ISLAMABAD (AFP) - Polio workers across Pakistan were instructed to remain vigilant on Thursday (April 25) after multiple attacks on vaccination teams killed at least three people this week amid an ongoing push to eradicate the disease from the restive country.
The latest victim, a polio worker, was killed in southwestern Balochistan province on Thursday morning following separate attacks targeting health workers in the country's north-west earlier this week that resulted in the deaths of two police officers.
"The attack has taken place in a remote area, and we have received reports that one female polio worker has been killed," district police chief Attaullah Shah told AFP.
Security officials in Pakistan told AFP that authorities have instructed polio teams to remain "vigilant" amid the violence.
The attacks come days after more than 25,000 children were rushed to hospitals in northwestern Pakistan after rumours spread that some had suffered reactions to a polio vaccine.
The panic came as health workers were carrying out a three-day vaccination campaign in northwestern Khyber Pakhtunkhwa province, with authorities saying dozens of polio workers have been beaten or harassed in the wake of the scare.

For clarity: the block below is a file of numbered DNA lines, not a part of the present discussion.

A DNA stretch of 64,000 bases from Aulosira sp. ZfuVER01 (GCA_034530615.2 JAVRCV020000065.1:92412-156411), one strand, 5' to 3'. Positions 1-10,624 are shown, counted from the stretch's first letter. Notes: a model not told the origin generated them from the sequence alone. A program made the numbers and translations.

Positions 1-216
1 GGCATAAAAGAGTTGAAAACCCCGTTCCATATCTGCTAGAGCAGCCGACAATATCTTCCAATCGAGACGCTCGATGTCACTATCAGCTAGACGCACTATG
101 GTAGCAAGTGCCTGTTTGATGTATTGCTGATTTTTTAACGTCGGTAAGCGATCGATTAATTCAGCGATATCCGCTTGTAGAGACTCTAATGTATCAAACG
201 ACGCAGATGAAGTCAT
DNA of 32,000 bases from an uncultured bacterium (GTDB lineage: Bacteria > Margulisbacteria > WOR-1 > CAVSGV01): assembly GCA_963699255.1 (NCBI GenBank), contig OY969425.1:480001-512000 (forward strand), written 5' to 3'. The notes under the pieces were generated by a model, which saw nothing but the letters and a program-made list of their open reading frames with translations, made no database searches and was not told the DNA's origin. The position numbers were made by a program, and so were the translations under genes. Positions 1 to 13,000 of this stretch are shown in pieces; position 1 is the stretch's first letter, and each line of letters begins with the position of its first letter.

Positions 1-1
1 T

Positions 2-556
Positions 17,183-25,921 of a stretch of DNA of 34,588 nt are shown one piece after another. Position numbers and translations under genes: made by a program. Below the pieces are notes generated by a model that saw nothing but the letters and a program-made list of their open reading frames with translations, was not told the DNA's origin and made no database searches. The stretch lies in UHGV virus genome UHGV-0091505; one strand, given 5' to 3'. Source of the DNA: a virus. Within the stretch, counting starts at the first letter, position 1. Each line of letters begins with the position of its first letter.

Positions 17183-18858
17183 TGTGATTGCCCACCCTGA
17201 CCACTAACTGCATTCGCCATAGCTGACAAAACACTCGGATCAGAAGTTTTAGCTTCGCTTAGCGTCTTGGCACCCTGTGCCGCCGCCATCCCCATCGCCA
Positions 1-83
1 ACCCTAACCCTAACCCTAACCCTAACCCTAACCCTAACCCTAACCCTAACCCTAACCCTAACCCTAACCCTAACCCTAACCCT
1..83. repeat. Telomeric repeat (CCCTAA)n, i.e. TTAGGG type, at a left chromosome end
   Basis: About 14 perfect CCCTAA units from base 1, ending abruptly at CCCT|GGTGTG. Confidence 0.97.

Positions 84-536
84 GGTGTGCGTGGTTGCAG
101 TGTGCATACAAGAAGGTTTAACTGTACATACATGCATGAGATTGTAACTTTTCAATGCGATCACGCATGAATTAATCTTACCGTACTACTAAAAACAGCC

Ongoing suspicion of the polio vaccine in Pakistan has been compounded recently by anti-vaccination videos circulating on social media.
Islamist opposition to all forms of inoculation grew after the CIA organised a fake vaccination drive to help track down Al-Qaeda leader Osama Bin Laden in the Pakistani garrison town of Abbottabad. He was killed there by US forces in 2011.
"We have a communication challenge, it's a mistrust issue," said Mr Baber Atta, who is helping oversee the country's vaccination drive.
Mr Atta said at least 260,000 health workers are involved in the vaccination campaign, with some 150,000 police escorting the teams.
However, Atta added that hundreds of thousands of children were likely to go unvaccinated during the current drive.
"There is a serious lack of trust among the parents," he said.
Polio is endemic in only three countries in the world - Pakistan, Afghanistan and Nigeria - although a relatively rare strain was also detected in Papua New Guinea at the end of last year.